James details the trial and hanging of Modoc leader Captain Jack and three others, and unlike many other books on the Modocs, tracks their lives in the ensuing 13 decades as two separate tribes, whose people happen to have many of the same stories, names, pictures and rites — and, says James — who long to get back together for a reunion in the ancestral lands. James is seeking a reality show as the vehicle.

James' parents in 1945 rediscovered and restored the graves of the four executed Modocs at long-abandoned Fort Klamath. Photos show James at age 6 at the rediscovery and in the present, with the graves now marked by stones.

In her research, James found that the tribe's indian agent in Oklahoma pocketed the funds meant for medical supplies and the tribe, soon after their Trail of Tears (by train) to Oklahoma, "dropped like flies" from tuberculosis.

"That's where I got the title, 'The Tribe That Wouldn't Die,' writing late at night about the war and disease. We should all be dead," says James. "I would be up writing late into the night and crying at my computer, afraid I would lose the inspiration if I went to sleep. Then, next morning, I couldn't get out of bed. I was devastated. My son came in and said, 'Gosh mom, this happened 135 years ago. Get over it.'"

Because a recounting of history can be dry, James decided to sprinkle 30 segments of fictional — but based on fact — narration around the book to give the reader a better feel for the tragic struggle, which brought more than 1,000 soldiers in conflict with only 55 Modoc warriors.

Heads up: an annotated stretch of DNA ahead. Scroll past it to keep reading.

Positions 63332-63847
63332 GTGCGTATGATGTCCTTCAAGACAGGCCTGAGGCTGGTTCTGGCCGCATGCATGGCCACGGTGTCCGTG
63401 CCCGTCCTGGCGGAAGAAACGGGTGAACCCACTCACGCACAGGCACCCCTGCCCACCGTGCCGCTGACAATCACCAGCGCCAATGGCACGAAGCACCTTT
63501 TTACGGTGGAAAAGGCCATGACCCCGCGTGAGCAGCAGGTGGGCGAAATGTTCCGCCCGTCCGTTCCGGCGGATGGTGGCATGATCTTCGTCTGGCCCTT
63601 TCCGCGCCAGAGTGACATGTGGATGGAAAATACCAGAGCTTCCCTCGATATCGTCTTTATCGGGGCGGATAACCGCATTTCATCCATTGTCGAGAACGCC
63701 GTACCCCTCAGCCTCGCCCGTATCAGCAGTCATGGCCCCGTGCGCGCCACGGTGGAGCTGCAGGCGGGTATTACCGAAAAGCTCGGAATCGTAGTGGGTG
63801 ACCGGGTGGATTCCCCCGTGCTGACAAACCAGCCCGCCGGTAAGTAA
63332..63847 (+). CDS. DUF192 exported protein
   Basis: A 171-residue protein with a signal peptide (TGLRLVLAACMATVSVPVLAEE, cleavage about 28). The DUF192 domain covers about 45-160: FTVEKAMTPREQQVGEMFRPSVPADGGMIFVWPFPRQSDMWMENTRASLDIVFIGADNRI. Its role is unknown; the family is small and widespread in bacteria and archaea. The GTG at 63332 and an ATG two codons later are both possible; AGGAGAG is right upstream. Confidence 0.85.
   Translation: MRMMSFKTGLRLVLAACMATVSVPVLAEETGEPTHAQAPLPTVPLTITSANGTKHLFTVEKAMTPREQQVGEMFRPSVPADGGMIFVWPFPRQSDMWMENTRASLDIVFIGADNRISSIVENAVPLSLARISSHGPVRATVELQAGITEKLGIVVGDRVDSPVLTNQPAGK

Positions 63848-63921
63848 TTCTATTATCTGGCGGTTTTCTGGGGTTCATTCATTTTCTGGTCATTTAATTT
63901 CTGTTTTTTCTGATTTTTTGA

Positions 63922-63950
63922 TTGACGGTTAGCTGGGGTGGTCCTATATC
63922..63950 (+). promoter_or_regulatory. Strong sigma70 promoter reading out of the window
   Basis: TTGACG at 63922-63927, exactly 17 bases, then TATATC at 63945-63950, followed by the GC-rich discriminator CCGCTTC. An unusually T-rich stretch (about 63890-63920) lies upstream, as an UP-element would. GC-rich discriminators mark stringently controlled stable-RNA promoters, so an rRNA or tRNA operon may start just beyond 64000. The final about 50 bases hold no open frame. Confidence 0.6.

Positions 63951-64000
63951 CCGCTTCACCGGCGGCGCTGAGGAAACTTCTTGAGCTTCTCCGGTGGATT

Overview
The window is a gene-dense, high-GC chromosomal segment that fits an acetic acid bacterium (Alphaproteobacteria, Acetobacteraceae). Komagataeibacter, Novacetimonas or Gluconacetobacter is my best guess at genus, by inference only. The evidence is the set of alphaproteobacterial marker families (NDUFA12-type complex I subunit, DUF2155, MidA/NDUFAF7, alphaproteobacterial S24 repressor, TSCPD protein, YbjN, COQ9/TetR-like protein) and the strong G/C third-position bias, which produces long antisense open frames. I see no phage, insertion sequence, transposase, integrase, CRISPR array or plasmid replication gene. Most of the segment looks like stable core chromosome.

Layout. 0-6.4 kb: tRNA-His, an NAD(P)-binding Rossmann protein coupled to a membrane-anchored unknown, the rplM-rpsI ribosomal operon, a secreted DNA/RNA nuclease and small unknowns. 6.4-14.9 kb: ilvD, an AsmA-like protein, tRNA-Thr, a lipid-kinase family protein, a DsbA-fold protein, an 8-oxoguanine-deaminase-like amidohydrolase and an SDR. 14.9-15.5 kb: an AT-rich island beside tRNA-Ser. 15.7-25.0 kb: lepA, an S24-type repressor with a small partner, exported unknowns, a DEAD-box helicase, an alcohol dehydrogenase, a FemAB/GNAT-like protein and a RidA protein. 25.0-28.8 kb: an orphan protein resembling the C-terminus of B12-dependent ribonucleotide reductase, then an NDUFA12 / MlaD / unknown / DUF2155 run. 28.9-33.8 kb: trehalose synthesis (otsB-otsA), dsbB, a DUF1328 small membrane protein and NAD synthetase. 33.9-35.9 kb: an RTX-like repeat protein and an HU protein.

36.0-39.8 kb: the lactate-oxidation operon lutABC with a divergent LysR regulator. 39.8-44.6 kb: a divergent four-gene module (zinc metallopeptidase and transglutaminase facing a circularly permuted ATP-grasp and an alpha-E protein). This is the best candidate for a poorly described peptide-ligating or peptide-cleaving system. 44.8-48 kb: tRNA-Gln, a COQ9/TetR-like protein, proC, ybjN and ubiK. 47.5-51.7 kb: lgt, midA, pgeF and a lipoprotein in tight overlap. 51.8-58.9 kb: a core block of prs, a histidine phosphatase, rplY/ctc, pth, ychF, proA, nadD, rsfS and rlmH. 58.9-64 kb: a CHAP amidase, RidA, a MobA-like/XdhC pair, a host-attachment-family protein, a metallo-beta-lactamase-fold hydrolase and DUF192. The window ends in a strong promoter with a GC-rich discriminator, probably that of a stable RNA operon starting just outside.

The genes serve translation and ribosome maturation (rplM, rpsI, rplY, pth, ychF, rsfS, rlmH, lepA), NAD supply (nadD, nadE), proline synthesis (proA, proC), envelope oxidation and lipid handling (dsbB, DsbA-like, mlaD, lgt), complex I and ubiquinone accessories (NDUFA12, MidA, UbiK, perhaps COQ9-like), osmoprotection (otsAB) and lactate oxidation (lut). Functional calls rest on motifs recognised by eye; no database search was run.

An example of her fiction segments: "At exactly 12 minutes after noon, Captain Jack raised his gun from a distance of five feet, pointed it at Canby's head and fired. Toby Riddle screamed. Toby could not believe what she saw. The gun had misfired. Why did Canby not run? Why didn't he fight back? He sat, perhaps in shock. Jack re-cocked the gun and fired again, delivering the death shot below the left eye. To everyone's disbelief, Canby struggled to his feet and ran some 40 yards before thudding to the ground dead."

In 1980 James was visiting her ancestral lands in the Klamath Basin when she was spotted by KOBI-TV in Medford and hired as a reporter and co-anchor, with Robin Lawson of the P.M. Magazine show — a career move that led her to her present work, based in Sacramento, Calif., as an inspirational and keynote speaker. She has worked at a Park Service ranger at Lava Beds. On the side, she is into tennis, skiing and competitive ballroom dancing.

In her book, James does not take sides, but takes the position that there are good people in every tribe, battalion and community and that the real evil is war itself.

Her mission, she says, is to heal the tribal split, so that the people who "were taken away, the peaceable warriors, can reunite with the people they left behind, moaning and groaning 135 years ago. I've interviewed them and, in Oregon and Oklahoma, they have the same stories and pictures but they don't know each other.

"They said they'd love to see them. One girl asked me, 'Do the kids look like me and play like me?' The ones in Oklahoma have never seen their ancestral lands and the ones in Oregon have never seen the graves of their ancestors who fought in the Modoc War."